Just north of Highway 180, on Marks Avenue, an international developer wants to build a $100 million industrial complex. The four-building project wouldn’t be built near any homes and has quick freeway access for trucks. The company went through a full environmental analysis on impacts the project may have.
“We’re coming in with a $100 million investment asking for nothing in return other than approval. It boils down to … does the city of Fresno want to see $100 million, thousands of jobs, or are they not interested?” — Alex Tavlian, project adviser, Park West Associates
Brokers say when completed, it would provide 1,000 long-term industrial jobs. Building it would employ 1,000 people. What’s even rarer is the project developers aren’t asking for any tax breaks.
But project adviser Alex Tavlian of Park West Associates said two city councilmembers are demanding a project labor agreement. During a presentation to the Fresno Chamber of Commerce this week, Tavlian said councilmembers Miguel Arias and Luis Chavez opposed the project because developers did not agree to a PLA.
Arias and Chavez declined to comment for this story when approached by GV Wire in council chambers on Thursday. Both are running for the same seat on the Fresno County Board of Supervisors against incumbent Sal Quintero.
Tavlian said the union job requirement would double the price per square foot. And, without a tenant secured, building at that price makes the project financially infeasible.
Tavlian said leveraging a PLA to capture a project is a litmus test for future development. The item was pulled for discussion from Thursday’s city council meeting, but the applicants requested to be reheard in January.
“We’re coming in with a $100 million investment asking for nothing in return other than approval,” said Tavlian. “It boils down to, you know, at the end of the day, does the city of Fresno want to see $100 million, thousands of jobs, or are they not interested?”
Project’s Use, Location, and Compliance Rare in Fresno
Indiana-based Scannell Properties has built projects throughout North America and Europe. On the 48-acre parcel in southwest Fresno, Scannell wants to build four buildings ranging from 90,000 square feet to 400,000 square feet. They do not have any tenants.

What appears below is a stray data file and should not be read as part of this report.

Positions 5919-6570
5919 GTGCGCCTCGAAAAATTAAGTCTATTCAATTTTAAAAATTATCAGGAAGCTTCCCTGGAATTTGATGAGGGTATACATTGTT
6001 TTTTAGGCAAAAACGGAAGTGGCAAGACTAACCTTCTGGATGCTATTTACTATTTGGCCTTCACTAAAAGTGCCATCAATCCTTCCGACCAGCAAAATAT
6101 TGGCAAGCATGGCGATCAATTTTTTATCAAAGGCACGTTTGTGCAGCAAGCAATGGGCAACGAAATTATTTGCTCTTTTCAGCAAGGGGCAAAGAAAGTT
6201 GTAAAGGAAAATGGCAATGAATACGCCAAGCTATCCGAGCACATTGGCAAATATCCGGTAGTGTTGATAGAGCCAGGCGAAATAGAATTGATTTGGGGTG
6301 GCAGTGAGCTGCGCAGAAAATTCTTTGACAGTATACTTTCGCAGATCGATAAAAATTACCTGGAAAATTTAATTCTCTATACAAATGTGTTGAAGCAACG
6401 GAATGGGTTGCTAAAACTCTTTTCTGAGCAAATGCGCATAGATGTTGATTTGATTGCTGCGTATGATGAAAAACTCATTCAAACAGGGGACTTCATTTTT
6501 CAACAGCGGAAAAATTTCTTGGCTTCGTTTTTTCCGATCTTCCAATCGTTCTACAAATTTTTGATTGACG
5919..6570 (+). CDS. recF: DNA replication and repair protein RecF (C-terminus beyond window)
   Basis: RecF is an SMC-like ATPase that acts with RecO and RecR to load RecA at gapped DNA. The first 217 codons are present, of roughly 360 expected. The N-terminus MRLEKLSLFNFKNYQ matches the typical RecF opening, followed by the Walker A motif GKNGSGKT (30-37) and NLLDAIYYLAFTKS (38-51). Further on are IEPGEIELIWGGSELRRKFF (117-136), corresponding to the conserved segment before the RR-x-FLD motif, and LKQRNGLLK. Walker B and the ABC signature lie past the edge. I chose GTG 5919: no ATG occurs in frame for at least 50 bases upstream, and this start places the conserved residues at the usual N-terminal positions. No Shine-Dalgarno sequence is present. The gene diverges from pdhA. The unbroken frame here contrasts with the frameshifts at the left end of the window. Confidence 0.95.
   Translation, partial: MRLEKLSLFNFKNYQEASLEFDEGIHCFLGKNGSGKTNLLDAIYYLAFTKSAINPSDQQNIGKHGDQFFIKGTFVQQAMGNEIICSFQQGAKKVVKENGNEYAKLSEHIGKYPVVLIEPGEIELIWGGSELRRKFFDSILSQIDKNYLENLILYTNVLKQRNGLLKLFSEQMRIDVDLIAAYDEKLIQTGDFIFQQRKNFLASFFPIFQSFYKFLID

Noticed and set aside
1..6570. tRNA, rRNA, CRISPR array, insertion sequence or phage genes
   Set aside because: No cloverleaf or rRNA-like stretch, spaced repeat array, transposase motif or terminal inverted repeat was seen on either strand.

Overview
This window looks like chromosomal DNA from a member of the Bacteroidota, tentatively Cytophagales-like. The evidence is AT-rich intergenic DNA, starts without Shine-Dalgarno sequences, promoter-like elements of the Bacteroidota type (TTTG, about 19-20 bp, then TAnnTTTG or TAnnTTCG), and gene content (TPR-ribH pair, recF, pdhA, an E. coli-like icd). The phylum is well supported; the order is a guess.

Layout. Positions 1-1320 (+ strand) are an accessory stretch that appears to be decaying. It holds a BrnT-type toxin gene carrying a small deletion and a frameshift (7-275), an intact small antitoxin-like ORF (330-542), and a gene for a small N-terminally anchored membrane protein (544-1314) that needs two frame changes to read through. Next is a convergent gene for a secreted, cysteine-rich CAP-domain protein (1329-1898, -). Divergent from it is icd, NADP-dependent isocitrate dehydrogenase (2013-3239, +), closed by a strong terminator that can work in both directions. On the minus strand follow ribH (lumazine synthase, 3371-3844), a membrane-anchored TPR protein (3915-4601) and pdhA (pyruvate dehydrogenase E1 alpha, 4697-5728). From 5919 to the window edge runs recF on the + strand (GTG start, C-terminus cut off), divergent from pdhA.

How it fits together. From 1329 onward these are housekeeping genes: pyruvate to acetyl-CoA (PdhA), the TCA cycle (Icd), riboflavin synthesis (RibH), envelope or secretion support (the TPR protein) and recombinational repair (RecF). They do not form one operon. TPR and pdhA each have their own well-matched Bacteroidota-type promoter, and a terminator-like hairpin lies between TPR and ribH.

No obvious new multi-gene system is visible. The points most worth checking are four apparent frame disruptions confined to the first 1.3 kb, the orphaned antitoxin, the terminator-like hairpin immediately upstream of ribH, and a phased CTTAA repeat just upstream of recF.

Uses could range from heavy manufacturing to logistics. Zoning allows for these uses.
Kelly Trevino, director of the city’s Economic Development Department, said at a Fresno Planning Commission meeting that she was excited about the jobs the project would bring, especially considering how little available space the city has for industry.
“We’re excited about this development and the further opportunities it will give us to market the city of Fresno, especially right now at a time when … our available industrial inventory is quite low,” Trevino said. “So, we’re excited about the jobs that this project could bring to the city of Fresno, the increased tax revenue for the city of Fresno.”
The land previously was a cotton processing facility, according to Scannell representative Paul Starn. Other industrial uses buffer the property from rural residential.
Proposed truck routes would avoid homes, Tavlian said.
The company underwent a years-long environmental review called an EIR — environmental impact report. The report found no environmental issues that couldn’t be mitigated, according to Steven Martinez, a planner with the city.
However, a coalition of labor groups and individuals — under the Fresno Residents for Responsible Development banner — opposed the project during the EIR. They called on planning commissioners to not approve the document.
Kevin Carmichael, a representative of Fresno Residents, said the project could create health hazards for construction workers.
No website exists for the Fresno Residents organization.
“A project like this one with significant adverse impacts, in combination with other poorly planned projects can degrade the environment and overtax public services,” Carmichael said at the planning commission meeting.
The four industrial buildings at Marks and Nielsen avenues would vary in size, primed for advanced manufacturing or logistics. (City of Fresno)
Available Industrial Space Near Zero
Will Oliver, president and CEO of the Fresno County Economic Development Corporation, said when they first met with Scannell three years ago, available industrial space was around 6%. Today, it’s closer to 1%.
Industrial real estate broker Nick Audino, senior vice president with Newmark Pearson and chairman of the EDC board, said there is one 50,000-square-foot space he has to show clients.
“We literally have nothing to show them,” Audino said.
Manufacturers look to Fresno first for available labor, but a lack of available space drives them to Tulare and Madera counties.
“The need for this 900,000 square feet of new industrial space almost goes without saying,” Audino said. “Since we’ve been in this situation here we’ve had such low vacancy. We’ve lost thousands of jobs and I am not kidding — thousands of jobs to neighboring counties.”
Tavlian said he is hopeful to get council approval at the January meeting.